Posted by: angiefm | April 23, 2009

Writing Compositions

Someone posted a question to one of the posts about how to teach children to write compositions. I wrote the following response, then decided it deserved to be a post on its own!  🙂 

Question: How do we help our kids with composition writing.  What books would you recommend?

Answer: Hmmm … this is a tough one. And honestly I have no authority in the area. Or experience. What I CAN tell you is how we do things here.


First up, we have our children do narrations from the age of 6. There is a lot of “practicing” before that, but they are only required to do so as part of school when they are six. A narration simply is a retelling. And intially it’s just a straight retelling of something they just heard read to them. If you look up my “In Retrospect” posts, you will find some of my children’s narration.

But as they grow older, they are required to put in their own thoughts, perspectives, etc into the narration. So for example instead of saying that a character did such and such, they may add, and “I didn’t think that was very kind”. Or something to the effect.

They continue doing narrations orally ONLY till they are 9. This is because a child who has the added burden of writing, spelling, etc, cannot focus on the main task at hand, which is simply to retell. What happens when a child has to write at an early age, is that they will opt to use simpler words because they just can’t spell what they want to. “Beautiful” becomes “nice”. “Outstanding” becomes “good”. By the time they are about 9, spelling, grammar and speed of writing should be more or less under their belt, so that’s the age that we will transition to having them do written narrations.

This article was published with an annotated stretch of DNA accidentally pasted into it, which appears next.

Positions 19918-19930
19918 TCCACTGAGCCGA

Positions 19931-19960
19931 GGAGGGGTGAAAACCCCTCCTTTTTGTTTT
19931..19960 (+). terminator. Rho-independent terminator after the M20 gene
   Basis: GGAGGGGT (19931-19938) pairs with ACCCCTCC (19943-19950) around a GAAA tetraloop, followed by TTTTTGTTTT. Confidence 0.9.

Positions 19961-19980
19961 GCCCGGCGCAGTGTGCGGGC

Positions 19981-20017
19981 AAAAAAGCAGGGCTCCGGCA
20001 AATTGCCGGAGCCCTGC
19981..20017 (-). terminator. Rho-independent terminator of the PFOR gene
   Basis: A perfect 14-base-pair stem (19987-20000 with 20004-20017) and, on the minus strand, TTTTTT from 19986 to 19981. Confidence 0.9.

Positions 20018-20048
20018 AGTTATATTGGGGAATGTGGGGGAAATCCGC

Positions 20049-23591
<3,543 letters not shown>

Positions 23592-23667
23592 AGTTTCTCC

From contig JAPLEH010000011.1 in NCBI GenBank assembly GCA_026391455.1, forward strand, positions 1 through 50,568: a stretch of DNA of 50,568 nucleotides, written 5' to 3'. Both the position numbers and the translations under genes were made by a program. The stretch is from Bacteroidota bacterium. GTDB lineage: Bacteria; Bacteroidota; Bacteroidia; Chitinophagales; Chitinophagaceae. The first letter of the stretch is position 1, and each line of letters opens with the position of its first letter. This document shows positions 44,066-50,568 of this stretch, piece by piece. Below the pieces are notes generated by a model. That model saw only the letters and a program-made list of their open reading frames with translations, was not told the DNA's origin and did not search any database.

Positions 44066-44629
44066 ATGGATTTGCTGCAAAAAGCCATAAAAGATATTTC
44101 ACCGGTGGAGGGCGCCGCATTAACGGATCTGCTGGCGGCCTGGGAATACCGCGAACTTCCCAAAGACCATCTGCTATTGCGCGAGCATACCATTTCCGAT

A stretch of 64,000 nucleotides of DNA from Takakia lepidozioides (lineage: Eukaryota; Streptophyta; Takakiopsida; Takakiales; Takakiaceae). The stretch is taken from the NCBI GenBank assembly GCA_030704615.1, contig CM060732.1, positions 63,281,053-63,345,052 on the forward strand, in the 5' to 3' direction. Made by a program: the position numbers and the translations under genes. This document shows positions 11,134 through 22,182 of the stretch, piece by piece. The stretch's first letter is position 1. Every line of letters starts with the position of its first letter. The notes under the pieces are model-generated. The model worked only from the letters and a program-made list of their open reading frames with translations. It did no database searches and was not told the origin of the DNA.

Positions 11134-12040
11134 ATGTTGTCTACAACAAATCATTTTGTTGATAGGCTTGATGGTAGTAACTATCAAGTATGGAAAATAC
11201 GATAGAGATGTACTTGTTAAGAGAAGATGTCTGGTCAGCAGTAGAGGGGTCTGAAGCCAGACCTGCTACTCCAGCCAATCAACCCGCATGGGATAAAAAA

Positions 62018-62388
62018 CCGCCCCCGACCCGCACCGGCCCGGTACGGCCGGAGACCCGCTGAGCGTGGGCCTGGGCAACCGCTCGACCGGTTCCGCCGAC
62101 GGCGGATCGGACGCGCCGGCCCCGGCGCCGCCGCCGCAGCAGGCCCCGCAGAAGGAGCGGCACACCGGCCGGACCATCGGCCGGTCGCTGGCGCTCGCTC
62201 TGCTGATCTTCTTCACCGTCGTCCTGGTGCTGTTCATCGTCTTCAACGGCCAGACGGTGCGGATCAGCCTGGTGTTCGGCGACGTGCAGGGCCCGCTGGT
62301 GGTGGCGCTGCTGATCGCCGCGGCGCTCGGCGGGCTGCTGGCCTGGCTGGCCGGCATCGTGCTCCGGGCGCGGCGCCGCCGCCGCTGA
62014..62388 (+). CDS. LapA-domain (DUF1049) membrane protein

Creative Writing?

What about “creative writing”? That’s a common question. And I like what Dr. Ruth Beechick, a strongly pro-homeschooling educator once said. You cannot be creative without having anything to be creative with. It’s like trying to build a house without bricks.


So apart from narrations, we have our children do copywork. In a typical week, they will write a Bible verse, a poem, a good piece of prose, something factual, etc.

Pick good pieces of writing (it needn’t be long), and talk about it before the child writes. Define any unfamiliar words, talk about how an un-phoentically spelt word is spelt, etc, muse about the turn of the phrase, the imagery used, etc. Nothing formal. Just an appreciation of good writing.

I have picked my own passages and I have also used the Spelling Wisdom programme from After years of doing copywork, my children actually pause in their personal reading to come to show me a passage or sentence they really liked. And it comes out in their narrations too!


This year, I wanted Alethea to get some independent writing done, so we started “journaling” once a week. Every Friday, she writes a single page about something that happened during the week. This I only correct for spelling because I don’t want to demoralise them by being overly critical. If there is a glaring grammatical mistake, I will highlight it, but those are few and far between, because they are exposed to so much good writing and have been doing narrations, so good grammar comes almost naturally to them.


If you are looking to get something structured to use to teach, I suggest looking at the website for some guided material. Otherwise I really cannot think of anything, because we have never used a programme for composition writing.

I hope some of this helps!



  1. Angie

    How is your back? Are you all ready for Baby #4?

    Take good care.


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